The CFA Society Chicago Annual Dinner was an event devoted to honoring the 148 new CFA charterholders and the recipient of the Hortense Friedman, CFA, Award for Excellence. The evening also featured Heather Brilliant, CFA, past chairman of CFA Society Chicago and Keynote Speaker Richard H. Thaler, 2017 Recipient of the Nobel Memorial Prize in Economic Sciences and the Charles R. Walgreen Distinguished Service Professor of Behavioral Science and Economics at the University of Chicago Booth School of Business.
The newest charterholders were congratulated for passing all three levels of the CFA exam, and having the required four years of relevant work experience required to qualify for the charter. Honoring their commitment to completing the program, a crowd of 1,050 attendees gave them a standing ovation. It is estimated that preparation for the exams requires nearly 1,000 hours of study. The newest charterholders now hold a professional designation that is recognized worldwide as a symbol of excellence in their profession and a commitment to uphold the highest ethical standards.
Heather Brilliant, CFA is currently vice-chair of the CFA Institute Board of Governors and a managing director at First State Investments. She addressed the “State of Disruption” in the financial services industry. Brilliant identified two disruptors: the rise of passive investing and the increasing influence of technology. She viewed both as positive developments that will in the long-term serve client interests.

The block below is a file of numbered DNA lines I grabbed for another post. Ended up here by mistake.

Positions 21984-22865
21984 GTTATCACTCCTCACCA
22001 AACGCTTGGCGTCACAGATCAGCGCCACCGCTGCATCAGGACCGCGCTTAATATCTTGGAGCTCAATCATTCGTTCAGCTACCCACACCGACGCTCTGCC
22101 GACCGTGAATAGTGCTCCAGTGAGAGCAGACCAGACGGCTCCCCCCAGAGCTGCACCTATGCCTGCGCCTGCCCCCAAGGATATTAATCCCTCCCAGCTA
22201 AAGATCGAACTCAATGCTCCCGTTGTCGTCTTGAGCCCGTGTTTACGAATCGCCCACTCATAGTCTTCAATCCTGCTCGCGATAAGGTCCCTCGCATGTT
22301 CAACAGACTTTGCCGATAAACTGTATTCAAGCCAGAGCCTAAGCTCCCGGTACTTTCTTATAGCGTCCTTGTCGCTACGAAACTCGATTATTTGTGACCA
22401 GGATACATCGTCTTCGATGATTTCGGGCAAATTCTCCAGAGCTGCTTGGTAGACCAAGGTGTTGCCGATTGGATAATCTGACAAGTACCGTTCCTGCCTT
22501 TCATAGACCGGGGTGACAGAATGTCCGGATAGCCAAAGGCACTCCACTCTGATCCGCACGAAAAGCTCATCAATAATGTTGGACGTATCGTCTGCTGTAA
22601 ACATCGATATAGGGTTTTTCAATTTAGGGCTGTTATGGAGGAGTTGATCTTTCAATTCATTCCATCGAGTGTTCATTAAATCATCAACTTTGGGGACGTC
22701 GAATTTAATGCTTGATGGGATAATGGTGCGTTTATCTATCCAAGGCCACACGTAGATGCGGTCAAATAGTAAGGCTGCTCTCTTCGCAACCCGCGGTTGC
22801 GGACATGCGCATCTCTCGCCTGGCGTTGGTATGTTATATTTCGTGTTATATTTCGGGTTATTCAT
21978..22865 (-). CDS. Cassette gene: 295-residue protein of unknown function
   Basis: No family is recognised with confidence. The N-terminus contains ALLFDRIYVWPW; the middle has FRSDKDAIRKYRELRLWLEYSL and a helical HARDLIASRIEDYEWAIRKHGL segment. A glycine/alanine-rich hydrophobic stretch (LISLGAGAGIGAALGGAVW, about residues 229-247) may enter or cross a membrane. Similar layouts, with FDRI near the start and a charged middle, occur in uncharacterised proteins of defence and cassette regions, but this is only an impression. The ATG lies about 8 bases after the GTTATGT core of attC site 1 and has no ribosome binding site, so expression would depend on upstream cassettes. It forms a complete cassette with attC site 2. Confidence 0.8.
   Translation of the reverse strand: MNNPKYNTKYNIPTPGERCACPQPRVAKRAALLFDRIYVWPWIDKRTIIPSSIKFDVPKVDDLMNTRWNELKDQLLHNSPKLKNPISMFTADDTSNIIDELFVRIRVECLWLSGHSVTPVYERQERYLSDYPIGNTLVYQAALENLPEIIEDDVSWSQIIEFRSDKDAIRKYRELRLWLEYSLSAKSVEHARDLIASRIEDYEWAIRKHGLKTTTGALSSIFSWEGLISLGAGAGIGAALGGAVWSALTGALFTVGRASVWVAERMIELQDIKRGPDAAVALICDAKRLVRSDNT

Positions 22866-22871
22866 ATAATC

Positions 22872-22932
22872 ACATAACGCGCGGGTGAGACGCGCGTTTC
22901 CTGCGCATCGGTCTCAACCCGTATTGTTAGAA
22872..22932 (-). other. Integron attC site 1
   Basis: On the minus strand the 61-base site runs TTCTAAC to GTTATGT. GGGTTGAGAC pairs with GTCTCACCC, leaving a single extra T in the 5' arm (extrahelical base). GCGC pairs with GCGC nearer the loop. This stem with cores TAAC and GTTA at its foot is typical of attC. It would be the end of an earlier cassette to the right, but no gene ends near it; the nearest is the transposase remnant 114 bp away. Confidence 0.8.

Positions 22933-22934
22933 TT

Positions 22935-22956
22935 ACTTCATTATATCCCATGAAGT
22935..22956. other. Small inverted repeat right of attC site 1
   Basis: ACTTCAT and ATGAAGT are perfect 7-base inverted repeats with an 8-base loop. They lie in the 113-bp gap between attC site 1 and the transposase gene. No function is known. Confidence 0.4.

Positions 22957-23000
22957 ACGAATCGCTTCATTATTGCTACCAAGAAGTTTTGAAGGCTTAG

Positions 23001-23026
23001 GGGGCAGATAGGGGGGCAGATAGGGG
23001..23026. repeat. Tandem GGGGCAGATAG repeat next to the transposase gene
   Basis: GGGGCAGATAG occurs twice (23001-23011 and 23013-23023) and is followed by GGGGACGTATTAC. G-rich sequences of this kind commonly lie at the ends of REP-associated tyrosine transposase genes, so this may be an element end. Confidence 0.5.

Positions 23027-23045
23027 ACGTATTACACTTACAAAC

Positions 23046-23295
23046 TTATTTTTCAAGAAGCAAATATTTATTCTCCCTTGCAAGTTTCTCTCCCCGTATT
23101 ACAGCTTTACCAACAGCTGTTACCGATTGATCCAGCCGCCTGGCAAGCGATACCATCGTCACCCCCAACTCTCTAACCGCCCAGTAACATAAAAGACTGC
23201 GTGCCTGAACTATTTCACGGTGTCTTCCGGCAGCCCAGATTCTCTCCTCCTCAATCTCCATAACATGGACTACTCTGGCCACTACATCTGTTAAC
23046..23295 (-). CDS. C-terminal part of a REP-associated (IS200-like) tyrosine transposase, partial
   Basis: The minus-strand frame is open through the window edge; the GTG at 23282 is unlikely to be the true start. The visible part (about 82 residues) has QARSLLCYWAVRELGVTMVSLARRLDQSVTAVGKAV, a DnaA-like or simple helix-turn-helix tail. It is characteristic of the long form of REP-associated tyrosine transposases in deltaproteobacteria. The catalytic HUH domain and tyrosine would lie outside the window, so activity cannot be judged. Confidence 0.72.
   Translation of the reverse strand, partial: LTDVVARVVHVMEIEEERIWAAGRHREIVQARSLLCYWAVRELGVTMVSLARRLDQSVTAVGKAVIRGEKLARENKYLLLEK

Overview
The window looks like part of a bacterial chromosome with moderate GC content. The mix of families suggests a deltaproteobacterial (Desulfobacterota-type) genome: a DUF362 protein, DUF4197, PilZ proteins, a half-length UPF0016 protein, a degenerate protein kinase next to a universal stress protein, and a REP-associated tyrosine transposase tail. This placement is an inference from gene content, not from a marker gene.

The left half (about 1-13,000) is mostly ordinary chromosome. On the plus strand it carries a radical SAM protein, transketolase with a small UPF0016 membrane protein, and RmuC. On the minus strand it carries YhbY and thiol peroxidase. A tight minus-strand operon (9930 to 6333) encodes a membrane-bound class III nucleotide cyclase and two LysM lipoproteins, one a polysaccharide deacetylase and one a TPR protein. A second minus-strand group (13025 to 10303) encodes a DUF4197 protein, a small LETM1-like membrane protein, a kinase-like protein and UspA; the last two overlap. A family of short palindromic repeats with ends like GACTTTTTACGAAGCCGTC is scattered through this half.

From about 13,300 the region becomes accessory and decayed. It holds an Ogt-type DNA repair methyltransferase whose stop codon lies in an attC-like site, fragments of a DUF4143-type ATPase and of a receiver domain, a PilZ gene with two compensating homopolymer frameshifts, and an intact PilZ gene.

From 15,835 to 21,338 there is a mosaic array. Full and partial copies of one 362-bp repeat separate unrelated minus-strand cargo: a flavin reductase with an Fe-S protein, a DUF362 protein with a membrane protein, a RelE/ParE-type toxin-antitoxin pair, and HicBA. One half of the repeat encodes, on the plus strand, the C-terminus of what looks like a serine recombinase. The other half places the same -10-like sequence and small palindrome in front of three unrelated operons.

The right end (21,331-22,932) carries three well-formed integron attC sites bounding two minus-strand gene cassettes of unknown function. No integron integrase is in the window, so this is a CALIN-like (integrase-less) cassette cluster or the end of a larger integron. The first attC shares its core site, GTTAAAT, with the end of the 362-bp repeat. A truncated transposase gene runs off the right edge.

The changes these disruptors cause will need to be harnessed by CFA’s. Active managers will face more consolidation and robo-advice will be more prevalent. However, it is difficult for machines to empathize with clients. Brilliant stated that the CFA Institute will offer more continuing educations support and continue to advocate for fiduciary duty.
Brian Singer, CFA was honored as recipient of the Hortense Friedman, CFA, Award for Excellence. The award honors a member of the Chicago-area investment community who has demonstrated initiative, leadership and a commitment to professional excellence. Singer is the head of William Blair’s Dynamic Allocation Strategies team, as well as its lead portfolio manager. In expressing his thanks for the reward, Singer spoke of the great experiences he had earlier in his career in working with Gary Brinson and Gilbert Beebower. They collaborated on a seminal article published in 1991 entitled: Determinants of Portfolio Performance II: An Update.